Forum owners face challenges in growing their communities beyond 100 members and I paid attention to the talk on building addictive communities. It's the kind of knowledge I can use as a self-publishing Web presence even if I never run a forum. The motivating forces of pleasure, pain, hope, fear, social acceptance, and rejection avoidance matter as triggers for community participation but I've had difficulty transposing them to my Web readership. Fear might work best for me. I'll frighten the heck out of people so they don't miss a single article I write. Seriously, real forums make social acceptance easy when people can show off their personalities and gain peer approval. Getting people to follow habitualizing steps is the key.
The speculation on the Web's future was all over the place. Here's my own take. This is the single most important paragraph in my article. Apps will somehow have to drive user collaboration and sharing so that app traffic will make it to discussion forums. I think Disqus will be able to do this well. The realization that image comments are winning hits, views, likes, shares, and whatever else over text comments is more evidence for me that digital civilization is regressing to a pre-literate stage of human maturation. Images are easier to upload than typing text, and they obviously require less cognitive effort to process. People are already stupid and they're getting more stupid by the day. I'm not done with my ranting. Discussion forums show us what happens when low-information proles have access to tech. They flood the culture with nonsense like cat pictures and offensive comments. I tried to relate to these people by posting LOLcat pics myself and it did not help me connect with average, stupid humans. Stolen copyrighted photos on Instagram and Pinterest prove that most humans do not respect property rights or the rule of law. I say bring on machine-based moderation to ban stupidity and illegality from the Web. That is my main takeaway from ForumCon.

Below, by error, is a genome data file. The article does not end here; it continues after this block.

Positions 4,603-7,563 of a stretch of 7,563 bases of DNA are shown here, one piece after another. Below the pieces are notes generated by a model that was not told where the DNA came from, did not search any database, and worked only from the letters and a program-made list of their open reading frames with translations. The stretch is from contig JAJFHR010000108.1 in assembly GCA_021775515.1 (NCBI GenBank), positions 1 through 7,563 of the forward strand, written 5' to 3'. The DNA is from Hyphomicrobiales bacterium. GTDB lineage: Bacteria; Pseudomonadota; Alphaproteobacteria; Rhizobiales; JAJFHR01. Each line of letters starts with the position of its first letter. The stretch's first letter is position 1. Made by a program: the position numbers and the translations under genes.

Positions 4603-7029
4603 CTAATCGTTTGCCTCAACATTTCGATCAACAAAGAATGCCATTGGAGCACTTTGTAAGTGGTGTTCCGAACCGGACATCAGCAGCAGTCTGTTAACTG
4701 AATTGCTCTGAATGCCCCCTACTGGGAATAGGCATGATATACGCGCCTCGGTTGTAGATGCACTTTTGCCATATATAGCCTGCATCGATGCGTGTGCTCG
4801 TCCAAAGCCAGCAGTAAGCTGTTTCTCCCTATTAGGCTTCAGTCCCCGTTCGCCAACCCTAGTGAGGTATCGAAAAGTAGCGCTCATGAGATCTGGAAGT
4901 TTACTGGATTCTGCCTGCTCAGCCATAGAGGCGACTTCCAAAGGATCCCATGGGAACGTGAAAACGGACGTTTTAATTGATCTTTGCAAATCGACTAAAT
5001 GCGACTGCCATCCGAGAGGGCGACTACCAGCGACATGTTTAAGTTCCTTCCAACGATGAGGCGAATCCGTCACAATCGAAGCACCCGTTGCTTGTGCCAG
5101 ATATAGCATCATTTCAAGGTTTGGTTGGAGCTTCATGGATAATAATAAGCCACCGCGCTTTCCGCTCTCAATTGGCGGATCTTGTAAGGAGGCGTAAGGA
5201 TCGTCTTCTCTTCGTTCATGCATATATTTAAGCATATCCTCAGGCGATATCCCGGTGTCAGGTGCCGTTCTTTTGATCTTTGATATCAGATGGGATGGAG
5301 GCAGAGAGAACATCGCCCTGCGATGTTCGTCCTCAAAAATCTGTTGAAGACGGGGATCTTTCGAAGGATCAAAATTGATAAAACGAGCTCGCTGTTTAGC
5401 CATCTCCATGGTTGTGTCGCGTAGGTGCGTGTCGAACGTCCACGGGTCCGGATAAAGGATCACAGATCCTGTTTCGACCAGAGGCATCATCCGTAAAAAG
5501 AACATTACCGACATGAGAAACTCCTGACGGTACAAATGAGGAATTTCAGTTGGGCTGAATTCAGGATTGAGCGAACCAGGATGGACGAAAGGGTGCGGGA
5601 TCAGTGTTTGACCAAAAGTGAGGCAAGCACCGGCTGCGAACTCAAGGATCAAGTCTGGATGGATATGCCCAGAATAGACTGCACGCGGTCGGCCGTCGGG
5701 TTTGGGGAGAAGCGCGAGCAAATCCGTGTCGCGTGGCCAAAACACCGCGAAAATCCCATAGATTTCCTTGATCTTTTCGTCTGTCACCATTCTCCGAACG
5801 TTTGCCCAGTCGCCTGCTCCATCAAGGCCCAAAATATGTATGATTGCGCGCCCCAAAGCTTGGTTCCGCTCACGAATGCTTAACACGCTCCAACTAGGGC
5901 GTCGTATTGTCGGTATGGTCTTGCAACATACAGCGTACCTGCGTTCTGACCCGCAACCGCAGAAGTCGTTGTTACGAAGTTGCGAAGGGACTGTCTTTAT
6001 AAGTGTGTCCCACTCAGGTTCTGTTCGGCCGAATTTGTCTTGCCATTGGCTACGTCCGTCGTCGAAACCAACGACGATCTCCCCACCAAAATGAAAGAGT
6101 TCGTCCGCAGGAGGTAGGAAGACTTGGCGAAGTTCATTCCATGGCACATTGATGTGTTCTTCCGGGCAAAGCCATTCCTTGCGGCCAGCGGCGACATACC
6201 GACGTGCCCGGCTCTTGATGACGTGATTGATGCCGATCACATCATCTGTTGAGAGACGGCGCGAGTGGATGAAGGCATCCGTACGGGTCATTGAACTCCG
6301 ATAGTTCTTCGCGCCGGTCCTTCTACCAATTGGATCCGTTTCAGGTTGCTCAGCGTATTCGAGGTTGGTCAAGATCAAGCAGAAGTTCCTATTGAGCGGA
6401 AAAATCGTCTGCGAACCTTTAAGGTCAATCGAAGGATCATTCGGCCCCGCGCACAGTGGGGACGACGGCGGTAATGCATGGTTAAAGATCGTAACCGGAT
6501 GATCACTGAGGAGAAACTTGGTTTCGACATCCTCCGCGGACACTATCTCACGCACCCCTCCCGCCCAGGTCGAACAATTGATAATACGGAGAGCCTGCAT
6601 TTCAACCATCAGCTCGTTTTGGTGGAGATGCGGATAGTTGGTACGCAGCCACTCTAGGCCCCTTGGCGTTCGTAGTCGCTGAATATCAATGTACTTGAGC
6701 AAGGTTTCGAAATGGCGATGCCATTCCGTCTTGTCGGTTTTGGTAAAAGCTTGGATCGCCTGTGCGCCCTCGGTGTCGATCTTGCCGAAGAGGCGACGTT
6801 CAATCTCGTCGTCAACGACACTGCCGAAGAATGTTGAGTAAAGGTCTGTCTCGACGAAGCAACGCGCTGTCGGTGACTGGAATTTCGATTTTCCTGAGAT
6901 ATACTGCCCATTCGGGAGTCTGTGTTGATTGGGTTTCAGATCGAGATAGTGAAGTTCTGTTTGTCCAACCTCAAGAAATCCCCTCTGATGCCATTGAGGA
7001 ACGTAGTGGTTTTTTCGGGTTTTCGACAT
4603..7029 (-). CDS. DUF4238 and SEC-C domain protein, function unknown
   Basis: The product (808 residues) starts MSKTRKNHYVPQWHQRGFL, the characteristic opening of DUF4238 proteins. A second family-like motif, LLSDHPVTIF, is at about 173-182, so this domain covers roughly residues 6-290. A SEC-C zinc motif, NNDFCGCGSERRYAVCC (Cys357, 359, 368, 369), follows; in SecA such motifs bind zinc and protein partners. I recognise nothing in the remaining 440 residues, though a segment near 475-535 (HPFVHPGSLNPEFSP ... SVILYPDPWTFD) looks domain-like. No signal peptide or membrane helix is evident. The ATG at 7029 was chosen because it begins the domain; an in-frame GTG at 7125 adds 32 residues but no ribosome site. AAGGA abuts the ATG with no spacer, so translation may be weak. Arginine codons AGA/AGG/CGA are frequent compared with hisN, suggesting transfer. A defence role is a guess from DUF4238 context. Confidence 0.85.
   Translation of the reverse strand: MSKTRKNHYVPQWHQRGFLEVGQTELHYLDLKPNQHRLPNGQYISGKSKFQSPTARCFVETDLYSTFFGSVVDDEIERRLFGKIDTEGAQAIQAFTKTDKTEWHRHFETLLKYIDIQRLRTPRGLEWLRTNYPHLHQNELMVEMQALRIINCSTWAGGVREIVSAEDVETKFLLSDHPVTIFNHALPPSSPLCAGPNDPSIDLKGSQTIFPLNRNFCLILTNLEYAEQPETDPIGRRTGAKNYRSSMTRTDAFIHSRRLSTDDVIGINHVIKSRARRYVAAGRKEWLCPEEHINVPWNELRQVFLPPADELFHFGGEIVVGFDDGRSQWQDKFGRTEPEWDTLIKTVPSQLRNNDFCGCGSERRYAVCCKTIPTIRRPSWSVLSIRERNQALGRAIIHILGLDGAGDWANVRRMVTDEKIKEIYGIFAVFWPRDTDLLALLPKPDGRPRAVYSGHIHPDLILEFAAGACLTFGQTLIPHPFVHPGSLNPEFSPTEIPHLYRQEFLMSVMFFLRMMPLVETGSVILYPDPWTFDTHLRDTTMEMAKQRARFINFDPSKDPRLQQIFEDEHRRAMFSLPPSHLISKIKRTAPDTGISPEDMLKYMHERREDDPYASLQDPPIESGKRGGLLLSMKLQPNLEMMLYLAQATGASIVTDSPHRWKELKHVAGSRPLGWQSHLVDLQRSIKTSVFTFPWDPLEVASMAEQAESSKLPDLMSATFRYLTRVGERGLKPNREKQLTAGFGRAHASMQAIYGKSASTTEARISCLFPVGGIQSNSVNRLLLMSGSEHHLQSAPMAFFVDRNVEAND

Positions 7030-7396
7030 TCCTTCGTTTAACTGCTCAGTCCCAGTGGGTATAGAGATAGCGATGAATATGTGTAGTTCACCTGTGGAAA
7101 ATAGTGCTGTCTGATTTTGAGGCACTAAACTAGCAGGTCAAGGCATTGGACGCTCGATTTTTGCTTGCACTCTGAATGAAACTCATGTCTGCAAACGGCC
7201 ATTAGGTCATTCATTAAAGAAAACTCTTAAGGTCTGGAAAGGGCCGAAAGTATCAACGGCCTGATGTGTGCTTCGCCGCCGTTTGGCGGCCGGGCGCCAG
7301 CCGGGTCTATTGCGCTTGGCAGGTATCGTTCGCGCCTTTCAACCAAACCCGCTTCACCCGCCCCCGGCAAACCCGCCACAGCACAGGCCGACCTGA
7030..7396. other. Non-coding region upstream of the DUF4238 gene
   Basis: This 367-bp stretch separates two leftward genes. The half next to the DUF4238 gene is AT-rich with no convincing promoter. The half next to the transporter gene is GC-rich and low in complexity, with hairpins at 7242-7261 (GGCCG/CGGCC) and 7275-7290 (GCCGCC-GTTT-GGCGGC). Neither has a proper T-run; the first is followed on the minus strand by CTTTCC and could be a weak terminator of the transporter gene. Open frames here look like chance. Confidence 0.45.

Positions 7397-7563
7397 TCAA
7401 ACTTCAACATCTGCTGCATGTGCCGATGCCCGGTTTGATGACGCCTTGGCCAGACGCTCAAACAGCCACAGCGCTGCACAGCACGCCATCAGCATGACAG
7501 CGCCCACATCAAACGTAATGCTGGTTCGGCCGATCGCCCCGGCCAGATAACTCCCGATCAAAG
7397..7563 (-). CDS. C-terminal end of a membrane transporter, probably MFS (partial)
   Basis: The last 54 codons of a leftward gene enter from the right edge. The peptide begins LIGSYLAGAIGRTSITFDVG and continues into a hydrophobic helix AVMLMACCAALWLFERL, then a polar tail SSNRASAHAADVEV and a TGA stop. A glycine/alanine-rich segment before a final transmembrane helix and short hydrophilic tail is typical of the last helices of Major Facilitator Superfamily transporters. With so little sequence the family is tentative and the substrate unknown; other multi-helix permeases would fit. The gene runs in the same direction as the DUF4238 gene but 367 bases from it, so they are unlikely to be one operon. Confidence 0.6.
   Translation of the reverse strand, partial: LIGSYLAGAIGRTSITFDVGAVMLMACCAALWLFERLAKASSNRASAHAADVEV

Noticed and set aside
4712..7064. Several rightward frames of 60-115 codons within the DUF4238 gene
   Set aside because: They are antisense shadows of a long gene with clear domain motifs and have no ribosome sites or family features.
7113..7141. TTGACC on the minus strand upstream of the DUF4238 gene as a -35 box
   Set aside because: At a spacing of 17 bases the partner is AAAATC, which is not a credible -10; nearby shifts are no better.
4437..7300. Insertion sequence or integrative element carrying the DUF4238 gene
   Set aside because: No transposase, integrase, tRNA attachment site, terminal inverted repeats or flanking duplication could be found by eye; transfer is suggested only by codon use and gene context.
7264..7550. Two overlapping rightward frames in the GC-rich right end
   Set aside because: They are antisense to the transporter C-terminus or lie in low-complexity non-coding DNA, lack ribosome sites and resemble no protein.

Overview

The final talk on purposeful design was excellent. The limited scope of design in approaches based on aesthetics and content is less useful than something more purposeful. Breaking design down into steps that build a clear purpose and manifesto into all decisions means design permeates even the most routine functions of a mature enterprise, or in this context a Minimum Viable Community. I must have anticipated this approach when I published the Alpha-D Investment Philosophy on the Alfidi Capital main site. I agree with the speaker that design should be simple and elegant, and I'm pretty sure my web design meets that goal, but the difference for me is that my design does not solve problems for anyone else but me. That's the way it has to be.
ForumCon was a pleasant surprise from VigLink. There were plenty of action items I can use to refine my own Web content. I won't ever run a forum but I appreciate the hard entrepreneurial work forum owners put into moderation, conduct policies, design, and monetization. Hats off to you, forum people.